The St. Louis Cemetery No. 1 in New Orleans, Louisiana is the Oldest in the City
You might be visited by some wandering spirits during your tour.
Established in 1789, this is the oldest grave site in New Orleans and remains an active one. The cemetery attracts more than 100,000 visitors annually, though vandalism has necessitated a guided-tours-only system. (According to frenchquarter.com, you can arrange a tour for $20 at Basin St. Station, the city's welcome center.)
One of the most striking features of the "city of the dead" is that all the graves are above ground. Given New Orleans' high water table, underground burials aren't possible. You'll also see some "oven vaults" or "bank vaults," with multiple grave sites stacked on top of each other.
A popular stop in the cemetery is the tomb of voodoo queen Marie Laveau. Visitors who seek her favor sometimes mark her vault with triple X’s (they aren't supposed to, but some of them do). You might think of Laveau as a scary figure in New Orleans history, but in fact she was known for her kindness and care for others, especially during yellow fever outbreaks. At one time, she was a skilled hairdresser to wealthy New Orleanians (which is why some of her devotees leave three bobby pins at her grave). Locals came to her for personal counsel or to ask her to use her spiritual powers to intervene in their lives. She also presided over major voodoo rites in New Orleans, according to britannica.com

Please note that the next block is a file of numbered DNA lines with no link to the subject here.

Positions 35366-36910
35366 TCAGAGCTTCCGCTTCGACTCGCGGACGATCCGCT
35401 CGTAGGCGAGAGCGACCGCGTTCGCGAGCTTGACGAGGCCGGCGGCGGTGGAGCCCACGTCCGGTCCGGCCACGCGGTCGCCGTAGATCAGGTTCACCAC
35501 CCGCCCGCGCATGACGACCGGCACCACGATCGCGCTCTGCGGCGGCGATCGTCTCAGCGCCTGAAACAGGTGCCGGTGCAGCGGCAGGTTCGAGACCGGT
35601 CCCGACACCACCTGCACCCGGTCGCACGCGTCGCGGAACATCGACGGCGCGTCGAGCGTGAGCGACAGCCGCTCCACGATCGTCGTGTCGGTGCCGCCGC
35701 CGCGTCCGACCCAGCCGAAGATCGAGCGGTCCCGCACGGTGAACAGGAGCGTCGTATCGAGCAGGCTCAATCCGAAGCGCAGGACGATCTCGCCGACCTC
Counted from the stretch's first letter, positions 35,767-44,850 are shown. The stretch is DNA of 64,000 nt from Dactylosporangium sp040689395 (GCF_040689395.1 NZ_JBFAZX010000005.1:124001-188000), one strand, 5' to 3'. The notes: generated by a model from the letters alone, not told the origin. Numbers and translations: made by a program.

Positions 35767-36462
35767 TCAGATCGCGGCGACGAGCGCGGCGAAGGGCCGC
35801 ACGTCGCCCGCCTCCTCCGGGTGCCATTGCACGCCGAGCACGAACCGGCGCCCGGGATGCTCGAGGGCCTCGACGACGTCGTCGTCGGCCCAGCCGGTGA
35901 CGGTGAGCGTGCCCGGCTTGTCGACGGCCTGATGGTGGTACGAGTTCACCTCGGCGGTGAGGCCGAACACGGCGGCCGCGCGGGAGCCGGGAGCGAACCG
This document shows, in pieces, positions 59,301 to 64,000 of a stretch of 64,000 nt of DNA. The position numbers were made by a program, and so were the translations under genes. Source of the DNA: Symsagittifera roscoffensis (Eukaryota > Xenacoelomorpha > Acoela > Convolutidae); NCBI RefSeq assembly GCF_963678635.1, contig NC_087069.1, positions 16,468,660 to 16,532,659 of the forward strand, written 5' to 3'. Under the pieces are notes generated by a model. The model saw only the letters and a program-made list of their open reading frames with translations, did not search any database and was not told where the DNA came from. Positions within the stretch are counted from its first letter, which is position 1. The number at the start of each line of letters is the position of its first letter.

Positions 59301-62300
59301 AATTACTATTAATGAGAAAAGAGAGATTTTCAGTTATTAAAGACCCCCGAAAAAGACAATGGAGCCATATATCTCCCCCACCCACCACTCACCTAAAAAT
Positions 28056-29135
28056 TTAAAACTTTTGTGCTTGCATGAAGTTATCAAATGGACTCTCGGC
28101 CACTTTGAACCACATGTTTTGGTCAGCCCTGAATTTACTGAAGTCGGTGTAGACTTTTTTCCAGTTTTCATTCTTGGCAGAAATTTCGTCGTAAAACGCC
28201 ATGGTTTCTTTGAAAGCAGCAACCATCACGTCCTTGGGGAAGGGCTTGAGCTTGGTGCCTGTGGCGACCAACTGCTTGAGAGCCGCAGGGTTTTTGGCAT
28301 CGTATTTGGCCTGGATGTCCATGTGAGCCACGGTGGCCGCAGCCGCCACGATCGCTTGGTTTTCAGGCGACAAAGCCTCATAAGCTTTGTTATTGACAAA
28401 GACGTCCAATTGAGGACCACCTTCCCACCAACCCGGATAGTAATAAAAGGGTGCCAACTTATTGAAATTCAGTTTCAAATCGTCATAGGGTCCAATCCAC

Among the wandering spirits here is Henry Vignes, a long-ago sailor whose family tomb is said to have been swindled away from him. Now poor Henry roams about looking for a place where he can take his eternal rest.
On the opposite end of the specter spectrum is actor Nicholas Cage. Though still very much with us, he has prepared in advance with the purchase of a plot in the fabled cemetery. It is marked with a white pyramid bearing the Latin inscription "Omnia Ab Uno" (All From One).
Planning to visit? The experts say dress for extreme heat most months out of the year because there's no shade here and no river breeze. Wear light clothing, sunscreen, comfortable shoes, and a hat or umbrella to shield you from the sun. Don't forget the bottled water either. And check for COVID-19 restrictions/closures before you plan your trip.